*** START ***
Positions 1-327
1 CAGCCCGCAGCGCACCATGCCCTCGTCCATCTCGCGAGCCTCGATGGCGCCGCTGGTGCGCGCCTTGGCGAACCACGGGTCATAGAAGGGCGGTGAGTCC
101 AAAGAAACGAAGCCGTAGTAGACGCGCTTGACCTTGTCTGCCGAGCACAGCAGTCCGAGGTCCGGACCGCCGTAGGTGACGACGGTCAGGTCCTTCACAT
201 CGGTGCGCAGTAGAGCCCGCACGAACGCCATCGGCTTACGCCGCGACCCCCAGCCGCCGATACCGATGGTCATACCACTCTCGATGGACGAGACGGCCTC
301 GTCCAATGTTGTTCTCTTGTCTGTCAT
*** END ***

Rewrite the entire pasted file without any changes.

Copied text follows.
Positions 1-327
1 CAGCCCGCAGCGCACCATGCCCTCGTCCATCTCGCGAGCCTCGATGGCGCCGCTGGTGCGCGCCTTGGCGAACCACGGGTCATAGAAGGGCGGTGAGTCC
101 AAAGAAACGAAGCCGTAGTAGACGCGCTTGACCTTGTCTGCCGAGCACAGCAGTCCGAGGTCCGGACCGCCGTAGGTGACGACGGTCAGGTCCTTCACAT
201 CGGTGCGCAGTAGAGCCCGCACGAACGCCATCGGCTTACGCCGCGACCCCCAGCCGCCGATACCGATGGTCATACCACTCTCGATGGACGAGACGGCCTC
301 GTCCAATGTTGTTCTCTTGTCTGTCAT